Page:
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Small Grains Disease and Pest Update for 07/02/21

This will likely be the last of the biweekly report as nearly all of the spring wheat acres is past anthesis and started the grainfill period.  The risk models for bot tan spot and leaf rust continue to indicate that weather conditions are favorable for initial infections to occur.  Nevertheless.  I'll reiterate what I wrote earlier this week.  

I doubt the severities of any of these fungal diseases will get high enough to cause economic losses on susceptible varieties, even if some initial infections are now starting to develop. Although the higher dew points and resulting dews now favor initial infections, the forecast remains hot, slowing progression and disrupting additional infection events. 

I'll be checking fields and trials in the next two weeks for not just any of the foliar diseases, root rots, and Fusarium head blight and report to you what I find as we start preparing for what looks like a very early grain harvest.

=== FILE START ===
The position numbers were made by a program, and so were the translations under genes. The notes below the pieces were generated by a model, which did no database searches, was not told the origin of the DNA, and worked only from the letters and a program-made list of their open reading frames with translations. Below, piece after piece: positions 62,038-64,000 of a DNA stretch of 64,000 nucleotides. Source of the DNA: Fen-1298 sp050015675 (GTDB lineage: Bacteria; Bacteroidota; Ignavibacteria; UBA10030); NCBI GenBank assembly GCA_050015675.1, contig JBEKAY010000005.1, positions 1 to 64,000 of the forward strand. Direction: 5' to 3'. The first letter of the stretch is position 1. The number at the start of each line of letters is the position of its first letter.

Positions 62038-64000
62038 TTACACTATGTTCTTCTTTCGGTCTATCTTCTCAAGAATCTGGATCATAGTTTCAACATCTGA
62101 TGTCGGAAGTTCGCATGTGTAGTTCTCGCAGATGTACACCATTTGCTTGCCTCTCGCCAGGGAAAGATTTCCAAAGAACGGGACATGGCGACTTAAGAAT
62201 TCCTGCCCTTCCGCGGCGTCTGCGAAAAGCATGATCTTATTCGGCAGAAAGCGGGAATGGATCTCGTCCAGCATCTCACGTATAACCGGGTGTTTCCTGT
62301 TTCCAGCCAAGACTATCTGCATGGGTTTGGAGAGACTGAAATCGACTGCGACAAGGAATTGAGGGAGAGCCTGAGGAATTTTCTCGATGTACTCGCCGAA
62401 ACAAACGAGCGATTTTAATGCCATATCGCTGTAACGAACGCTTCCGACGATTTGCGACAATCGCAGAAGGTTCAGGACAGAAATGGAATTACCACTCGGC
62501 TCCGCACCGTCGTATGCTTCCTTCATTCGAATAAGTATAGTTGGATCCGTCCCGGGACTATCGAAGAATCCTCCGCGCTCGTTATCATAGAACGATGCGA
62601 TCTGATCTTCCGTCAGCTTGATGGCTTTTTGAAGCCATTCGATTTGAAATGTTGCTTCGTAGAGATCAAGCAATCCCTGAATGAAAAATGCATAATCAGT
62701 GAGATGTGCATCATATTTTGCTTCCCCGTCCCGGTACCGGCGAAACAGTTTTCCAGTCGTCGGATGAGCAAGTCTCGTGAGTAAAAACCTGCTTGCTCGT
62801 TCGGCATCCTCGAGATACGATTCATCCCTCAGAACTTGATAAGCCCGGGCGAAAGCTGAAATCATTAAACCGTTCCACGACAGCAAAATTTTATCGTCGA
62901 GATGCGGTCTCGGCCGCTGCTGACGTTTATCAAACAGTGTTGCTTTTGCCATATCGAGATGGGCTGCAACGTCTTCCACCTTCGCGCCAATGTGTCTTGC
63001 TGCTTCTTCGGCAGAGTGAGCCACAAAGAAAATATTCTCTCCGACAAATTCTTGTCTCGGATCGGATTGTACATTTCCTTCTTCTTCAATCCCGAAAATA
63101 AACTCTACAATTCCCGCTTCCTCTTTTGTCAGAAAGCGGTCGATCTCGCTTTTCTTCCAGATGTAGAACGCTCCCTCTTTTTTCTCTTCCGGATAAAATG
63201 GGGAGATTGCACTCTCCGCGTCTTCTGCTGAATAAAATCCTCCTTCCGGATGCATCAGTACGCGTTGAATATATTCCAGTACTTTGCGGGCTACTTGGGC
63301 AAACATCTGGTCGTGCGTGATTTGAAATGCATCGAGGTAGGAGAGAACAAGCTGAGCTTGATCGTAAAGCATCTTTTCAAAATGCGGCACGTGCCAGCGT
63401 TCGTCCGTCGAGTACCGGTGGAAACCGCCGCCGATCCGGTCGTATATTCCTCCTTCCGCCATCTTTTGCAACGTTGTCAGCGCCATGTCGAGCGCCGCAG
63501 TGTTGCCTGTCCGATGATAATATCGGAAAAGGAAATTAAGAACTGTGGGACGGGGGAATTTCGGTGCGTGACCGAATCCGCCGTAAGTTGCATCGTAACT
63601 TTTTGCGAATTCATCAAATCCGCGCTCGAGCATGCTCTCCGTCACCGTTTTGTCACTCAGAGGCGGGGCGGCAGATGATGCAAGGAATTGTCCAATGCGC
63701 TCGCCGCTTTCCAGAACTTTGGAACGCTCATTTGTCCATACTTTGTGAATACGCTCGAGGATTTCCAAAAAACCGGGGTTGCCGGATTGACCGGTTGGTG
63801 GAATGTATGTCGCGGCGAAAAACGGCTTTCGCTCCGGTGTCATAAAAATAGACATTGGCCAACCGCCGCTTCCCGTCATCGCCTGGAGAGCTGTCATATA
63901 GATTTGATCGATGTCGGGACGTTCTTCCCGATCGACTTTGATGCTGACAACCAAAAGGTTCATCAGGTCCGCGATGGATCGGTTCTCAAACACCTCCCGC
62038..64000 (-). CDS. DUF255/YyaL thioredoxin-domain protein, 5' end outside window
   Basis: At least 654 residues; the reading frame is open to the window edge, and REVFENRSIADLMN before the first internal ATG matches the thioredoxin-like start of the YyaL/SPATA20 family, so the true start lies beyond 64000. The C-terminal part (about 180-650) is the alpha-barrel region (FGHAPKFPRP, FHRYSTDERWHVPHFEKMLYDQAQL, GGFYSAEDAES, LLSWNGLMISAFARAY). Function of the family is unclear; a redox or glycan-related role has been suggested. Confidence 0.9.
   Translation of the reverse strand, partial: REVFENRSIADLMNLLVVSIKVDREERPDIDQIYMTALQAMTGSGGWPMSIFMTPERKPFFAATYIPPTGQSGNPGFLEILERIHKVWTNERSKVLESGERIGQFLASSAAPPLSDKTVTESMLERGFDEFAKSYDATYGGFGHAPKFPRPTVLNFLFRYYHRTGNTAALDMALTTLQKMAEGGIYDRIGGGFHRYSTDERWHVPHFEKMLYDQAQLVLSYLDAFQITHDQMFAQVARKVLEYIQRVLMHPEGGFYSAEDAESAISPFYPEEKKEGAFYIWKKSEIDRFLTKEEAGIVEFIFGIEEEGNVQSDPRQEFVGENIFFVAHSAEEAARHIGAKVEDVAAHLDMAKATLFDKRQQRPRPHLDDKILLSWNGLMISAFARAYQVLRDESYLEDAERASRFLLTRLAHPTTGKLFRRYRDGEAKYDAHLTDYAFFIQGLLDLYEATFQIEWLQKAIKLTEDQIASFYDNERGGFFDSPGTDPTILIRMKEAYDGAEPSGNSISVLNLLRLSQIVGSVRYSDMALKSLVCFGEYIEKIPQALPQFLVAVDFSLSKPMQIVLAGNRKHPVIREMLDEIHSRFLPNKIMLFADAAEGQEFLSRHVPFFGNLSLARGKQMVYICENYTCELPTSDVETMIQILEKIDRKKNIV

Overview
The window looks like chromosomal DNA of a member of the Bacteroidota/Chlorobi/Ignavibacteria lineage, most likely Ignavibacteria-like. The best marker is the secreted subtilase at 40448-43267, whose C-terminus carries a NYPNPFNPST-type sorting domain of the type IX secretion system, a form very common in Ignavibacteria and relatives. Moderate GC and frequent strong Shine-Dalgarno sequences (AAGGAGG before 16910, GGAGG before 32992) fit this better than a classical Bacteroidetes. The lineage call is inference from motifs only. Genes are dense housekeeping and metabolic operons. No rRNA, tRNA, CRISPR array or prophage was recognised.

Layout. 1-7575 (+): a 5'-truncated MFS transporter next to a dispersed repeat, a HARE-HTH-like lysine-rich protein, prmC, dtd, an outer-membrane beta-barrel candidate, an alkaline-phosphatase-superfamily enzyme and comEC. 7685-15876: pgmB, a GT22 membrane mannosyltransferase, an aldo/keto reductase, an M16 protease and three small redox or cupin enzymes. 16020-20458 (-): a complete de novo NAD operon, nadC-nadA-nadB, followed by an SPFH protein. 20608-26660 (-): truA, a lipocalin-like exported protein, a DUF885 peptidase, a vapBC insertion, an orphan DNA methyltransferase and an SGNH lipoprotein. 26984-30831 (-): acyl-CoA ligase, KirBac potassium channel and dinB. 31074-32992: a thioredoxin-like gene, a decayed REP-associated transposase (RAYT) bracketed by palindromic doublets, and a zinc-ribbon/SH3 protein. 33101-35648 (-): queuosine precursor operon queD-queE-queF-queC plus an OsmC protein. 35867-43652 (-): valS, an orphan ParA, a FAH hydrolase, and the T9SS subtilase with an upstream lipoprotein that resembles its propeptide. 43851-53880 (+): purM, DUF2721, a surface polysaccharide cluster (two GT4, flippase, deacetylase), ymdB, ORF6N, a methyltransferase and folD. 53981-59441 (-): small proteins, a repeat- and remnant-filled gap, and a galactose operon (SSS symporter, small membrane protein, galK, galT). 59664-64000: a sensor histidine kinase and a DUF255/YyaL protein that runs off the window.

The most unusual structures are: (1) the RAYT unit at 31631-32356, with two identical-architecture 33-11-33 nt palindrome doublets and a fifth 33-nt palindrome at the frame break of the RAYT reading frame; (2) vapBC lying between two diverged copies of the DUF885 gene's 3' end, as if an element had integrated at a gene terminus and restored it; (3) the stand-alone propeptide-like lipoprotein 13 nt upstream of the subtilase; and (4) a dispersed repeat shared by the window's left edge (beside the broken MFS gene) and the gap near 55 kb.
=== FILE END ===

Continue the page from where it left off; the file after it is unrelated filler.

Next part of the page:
I will also start be looking for wheat stem sawfly (Cephus cinctus) damage. To date, our traps in our screening trial on the Northwest Research and Outreach Center have been almost curiously void of any adult WSS.  We think of wheat stem sawfly as a western North Dakota and Montana problem that is worse in dry conditions.  

The lack of emergence made me wonder if extremely hot and/or dry conditions could trigger an extended diapause and delay the emergence of the adult WSS till next year. Kirk Anderson at NDSU answered my question with a 1947 paper by R.W. Salt.   He wrote that "the insect can be returned to diapause by either high temperatures or a lack of adequate moisture or a combination of these. This sometimes occurs in nature, resulting in a two-year life cycle".  My crew does not know it yet but after the 4th of July break,  they'll be digging for WSS larvae that hunkered down and waiting out this hot and dry summer.

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